jects would be larger ; if nearer, the objects would be 
smaller — both pictures representing the same scene. 


If a person standing on the sea shore look far away 
over the expanse of water, he will observe a boundary 
line — the water apparently meeting with the sky by a 
well-defined straight line. This is called the horizontal 
line, and it is exactly opposite the range of the eye ; 
and that particular point of the horizontal line to which 
the eye of the sketcher is directed is called the point of 
sight. If he ascend to any hight on the shore, the line 
of the horizon must be placed higher in his drawing, 
because his eye is so much higher; and the axiom lai'd 
down in the previous paragraph holds true, that the 
horizontal line is that line exactly on a level with 
the eye. 

Ai.y person looking on a straight road which con- 
tinues into the extreme distance, may observe that the 
edges of the road appear to terminate in a point. Per- 
haps a better illustration of this m,y be fonnd on the 
track of a railroad, in a part where it is perfectly straight. 
The rails, as they recede into the distance, converge u'ntil 
apparently lost in a point, and at the same time appear to 
nse up, the extreme point being just level with the eye. 

From facts like these Chapman deduces these ele- 
mentary principles ; that, — 


*' I. The point of sight must be in the center of the 
perspective picture. 

"II. All lines parallel to an imaginary line drawn 
from the eye of the observer to the point of sight, must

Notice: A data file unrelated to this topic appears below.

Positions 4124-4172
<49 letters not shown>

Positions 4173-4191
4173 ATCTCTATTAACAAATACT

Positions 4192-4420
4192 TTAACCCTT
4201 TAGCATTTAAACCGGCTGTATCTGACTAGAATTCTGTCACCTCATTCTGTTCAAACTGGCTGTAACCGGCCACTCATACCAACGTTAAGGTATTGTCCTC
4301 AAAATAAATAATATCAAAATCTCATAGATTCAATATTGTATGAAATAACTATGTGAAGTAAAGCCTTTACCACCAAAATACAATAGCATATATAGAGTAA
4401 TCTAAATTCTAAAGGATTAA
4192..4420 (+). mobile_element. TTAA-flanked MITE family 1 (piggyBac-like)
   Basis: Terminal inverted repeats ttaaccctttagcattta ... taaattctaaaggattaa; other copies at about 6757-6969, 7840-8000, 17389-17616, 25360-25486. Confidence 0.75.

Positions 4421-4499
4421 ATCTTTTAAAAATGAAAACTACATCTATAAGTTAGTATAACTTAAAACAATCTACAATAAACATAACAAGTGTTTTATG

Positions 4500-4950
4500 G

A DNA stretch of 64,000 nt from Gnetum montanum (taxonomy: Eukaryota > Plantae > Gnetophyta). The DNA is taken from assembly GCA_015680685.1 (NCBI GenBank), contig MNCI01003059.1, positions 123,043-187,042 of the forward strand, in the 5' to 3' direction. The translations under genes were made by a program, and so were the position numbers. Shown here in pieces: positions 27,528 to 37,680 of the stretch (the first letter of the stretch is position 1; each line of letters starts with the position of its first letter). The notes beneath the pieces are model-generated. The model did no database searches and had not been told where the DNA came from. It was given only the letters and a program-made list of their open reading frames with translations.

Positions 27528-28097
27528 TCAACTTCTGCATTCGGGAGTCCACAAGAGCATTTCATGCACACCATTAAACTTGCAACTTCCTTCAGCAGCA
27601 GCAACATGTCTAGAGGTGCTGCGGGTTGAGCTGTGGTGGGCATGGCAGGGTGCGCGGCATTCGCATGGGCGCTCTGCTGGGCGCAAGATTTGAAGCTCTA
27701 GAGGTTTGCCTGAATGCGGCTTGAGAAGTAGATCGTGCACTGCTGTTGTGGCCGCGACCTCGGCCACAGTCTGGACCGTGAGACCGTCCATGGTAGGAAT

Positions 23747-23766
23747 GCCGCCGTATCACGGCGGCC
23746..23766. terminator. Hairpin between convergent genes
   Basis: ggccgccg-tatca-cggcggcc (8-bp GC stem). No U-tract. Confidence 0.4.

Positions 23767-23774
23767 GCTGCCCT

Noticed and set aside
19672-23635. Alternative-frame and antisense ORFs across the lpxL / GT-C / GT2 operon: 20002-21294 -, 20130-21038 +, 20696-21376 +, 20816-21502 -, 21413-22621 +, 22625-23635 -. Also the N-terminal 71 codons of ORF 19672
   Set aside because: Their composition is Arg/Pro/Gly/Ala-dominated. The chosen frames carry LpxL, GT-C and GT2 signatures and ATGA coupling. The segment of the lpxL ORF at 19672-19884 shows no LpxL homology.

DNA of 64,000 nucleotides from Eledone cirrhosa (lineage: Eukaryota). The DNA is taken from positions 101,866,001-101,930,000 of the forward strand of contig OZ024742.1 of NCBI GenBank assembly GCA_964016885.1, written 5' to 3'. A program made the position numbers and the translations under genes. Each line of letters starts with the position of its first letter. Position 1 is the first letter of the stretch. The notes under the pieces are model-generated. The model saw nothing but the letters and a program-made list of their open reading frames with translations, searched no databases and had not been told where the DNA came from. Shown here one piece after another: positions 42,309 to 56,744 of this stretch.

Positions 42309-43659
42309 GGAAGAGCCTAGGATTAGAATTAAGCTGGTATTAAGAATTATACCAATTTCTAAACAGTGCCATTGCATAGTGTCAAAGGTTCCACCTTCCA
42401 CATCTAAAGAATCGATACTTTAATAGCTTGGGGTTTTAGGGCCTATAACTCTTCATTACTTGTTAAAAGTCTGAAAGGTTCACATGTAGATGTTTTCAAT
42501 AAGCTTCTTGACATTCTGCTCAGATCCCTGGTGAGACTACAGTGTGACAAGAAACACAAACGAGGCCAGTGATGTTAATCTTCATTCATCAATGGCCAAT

terminate or vanish in that point. 

" III. The line of the horizon must necessarily rise or 
descend with the position of the eye, and consequently 
with the point of sight. 

*' IV. The base or ground line of the picture, and all 
others parallel with it, must be parallel with the line of 
the horizon. 

" V. The diagonal of the square, perspectively repre- 
sented, directs to a point on the line of the horizon, 
the distance from which point to the point of sight repre- 
sents the true distance of the eye of the observer from 
the picture." 

It is not too much to say that strict attention to 
these principles will produce the most gratifying results 
in the progress of the learner. One rule the true artist 
should always remember, that is, never to carry the 
point of sight outside the picture. The eye naturally 
seeks a point of view in the picture, and the nearer this 
point is to the center of the picture, the greater is the 
harmony between nature and art. 


All objects appear to diminish in proportion to their 
remoteness from the eye of the spectator. Hence col- 
umns, posts, trees, etc., of equal hight, will appear to 
diminish as they recede from the eye. The lines which 
govern their diminution in perspective drawing are 
called vanishing lines, and if perpendicular to you, van- 
ish in the point of sight, or that point in the horizon 
exactly opposite your eye as you stand when sketching; 
if the lines are below the eye, they tend upward, as 
the rails on the railroad ; but if above you, as the ceil- 
ing of a long corridor, they would tend downward to- 
wards the horizon. 

The point of sight may be fixed at pleasure; and 
although, strictly speaking, the center is the correct 
place, it is generally better to place it a little removed 
from the center of the picture; for if the subject were 
a street, or an avenue of trees, the perspective would be 
very formal, and the scene would thereby be dimin- 
ished in interest. 

Many contend that all objects appear better with one 
than both eyes ; alleging that the sight is rendered more 
powerful by one eye being shut. Be this as it may, it 
is certain we see a piece of perspective better with one 


eye than we do with both, and it is undeniable that by 
opening or shutting either eye the position and gen- 
eral appearance of an object are changed. It is this